Pingo Doce announced today that it will challenge the Competition Authority’s (AdC) fine of €35.7 million in the courts, deeming it an “unfair and undeserved decision”.
“Pingo Doce asserts that it has received another decision from the Competition Authority to impose a fine, within the framework of the previous decisions. This decision is also unfair and unworthy and, therefore, like previous decisions, will be appealed to the courts in order to restore the truth of the facts”, says the supermarket chain , in a note sent to Lusa.
The group also asserts that nothing “will stop it (…) from continuing to offer the Portuguese the biggest discounts, the best prices and promotion opportunities, as it has always done”.
AdC has fined supermarkets Auchan, E. Leclerc, Modelo Continente, Pingo Doce and joint supplier Unilever a fine of more than 130 million euros for a consumer price-fixing scheme.
In a statement issued today, AdC announced that it has sanctioned four supermarket chains – Auchan, E. Leclerc, Modelo Continente (Sonae Group) and Pingo Doce (Jerónimo Martins Group) – as well as joint supplier of food products, Home Care and Unilever Personal Care, Which included participation in a Consumer Sales Pricing (PVP) scheme for that supplier’s products.
“The investigation led to the conclusion that through contacts created through the common supplier, without the need to communicate directly with each other, the participating distribution companies ensure that the retail prices of their supermarkets are aligned, in a conspiracy equivalent to a known cartel in law terminology. Competition as ‘hub and spoke'”, details of AdC, in note.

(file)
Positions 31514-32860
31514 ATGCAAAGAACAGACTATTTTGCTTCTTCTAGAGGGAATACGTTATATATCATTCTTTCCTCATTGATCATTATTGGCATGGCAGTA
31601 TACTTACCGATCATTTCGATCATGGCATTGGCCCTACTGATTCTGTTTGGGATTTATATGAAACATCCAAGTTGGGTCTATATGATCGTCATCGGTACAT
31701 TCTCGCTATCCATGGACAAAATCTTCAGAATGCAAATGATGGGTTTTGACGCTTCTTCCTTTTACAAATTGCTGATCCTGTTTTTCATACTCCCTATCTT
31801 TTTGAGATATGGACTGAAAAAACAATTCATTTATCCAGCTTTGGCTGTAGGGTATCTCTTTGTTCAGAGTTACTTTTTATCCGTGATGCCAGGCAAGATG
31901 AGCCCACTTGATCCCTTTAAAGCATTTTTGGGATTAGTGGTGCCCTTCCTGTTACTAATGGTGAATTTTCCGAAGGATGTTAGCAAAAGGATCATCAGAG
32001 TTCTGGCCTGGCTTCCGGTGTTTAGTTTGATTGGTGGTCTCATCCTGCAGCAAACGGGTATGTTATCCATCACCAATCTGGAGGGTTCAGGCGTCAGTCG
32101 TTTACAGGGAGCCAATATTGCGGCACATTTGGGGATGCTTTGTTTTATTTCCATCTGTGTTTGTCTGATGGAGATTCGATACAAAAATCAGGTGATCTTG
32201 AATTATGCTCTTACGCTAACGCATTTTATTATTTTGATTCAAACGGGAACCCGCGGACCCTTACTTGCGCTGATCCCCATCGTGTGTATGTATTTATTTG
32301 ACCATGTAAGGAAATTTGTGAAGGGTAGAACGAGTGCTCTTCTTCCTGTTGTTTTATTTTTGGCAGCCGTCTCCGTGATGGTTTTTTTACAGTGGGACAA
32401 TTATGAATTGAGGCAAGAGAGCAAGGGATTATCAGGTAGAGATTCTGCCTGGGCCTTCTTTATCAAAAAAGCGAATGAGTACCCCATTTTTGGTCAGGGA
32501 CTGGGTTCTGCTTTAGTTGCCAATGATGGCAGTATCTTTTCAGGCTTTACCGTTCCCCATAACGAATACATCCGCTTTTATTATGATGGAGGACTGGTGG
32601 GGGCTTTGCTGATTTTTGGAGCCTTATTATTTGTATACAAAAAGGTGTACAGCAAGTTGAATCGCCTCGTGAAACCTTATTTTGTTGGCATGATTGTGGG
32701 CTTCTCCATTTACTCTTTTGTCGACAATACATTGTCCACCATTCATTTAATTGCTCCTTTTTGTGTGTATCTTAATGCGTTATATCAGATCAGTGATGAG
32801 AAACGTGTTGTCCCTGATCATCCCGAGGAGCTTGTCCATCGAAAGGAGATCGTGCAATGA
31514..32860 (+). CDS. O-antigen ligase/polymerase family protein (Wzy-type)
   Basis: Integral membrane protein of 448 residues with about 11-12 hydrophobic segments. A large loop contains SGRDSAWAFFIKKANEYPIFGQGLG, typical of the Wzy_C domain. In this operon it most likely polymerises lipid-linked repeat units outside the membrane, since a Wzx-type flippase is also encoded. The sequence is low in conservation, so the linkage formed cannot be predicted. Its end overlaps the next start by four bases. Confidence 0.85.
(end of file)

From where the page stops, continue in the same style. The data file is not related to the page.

The decision culminates in a total fine of 132 million euros.
Auchan was fined 16.19 million euros, Modelo Continente was fined 50.8 million euros, and Pingo Doce was fined 35.7 million euros. Unilever will have to pay 26.6 million euros and E-Leclair 2.9 million euros.
According to AdC, this practice “eliminates competition, denying consumers a better price choice, but ensures better levels of profitability for the entire distribution chain, including supplier and supermarket chains.”
The regulator states that in November 2021 it adopted “a memorandum of unlawfulness (indictment) in this case, having given all companies the opportunity to exercise their rights of hearing and defence, which were duly considered in the final decision.”
“In the current case, AdC determined that this practice lasted nearly ten years – between 2007 and 2017 – and targeted several products from the supplier in the food, home and personal care areas, such as detergents, deodorants, ice cream, sauces, and tea,” he points out.
It also shows that since the search and seizure measures launched in 2017 at companies in the large distribution sector, six supermarket chains, as well as seven joint suppliers, have already been sanctioned for the anti-competitive practice of “hub and talk”.
The Council notes that this is the seventh punitive decision in the investigations conducted with a large distribution, after the search and forfeiture actions in 2017, which have already resulted in fines totaling more than 645 million euros.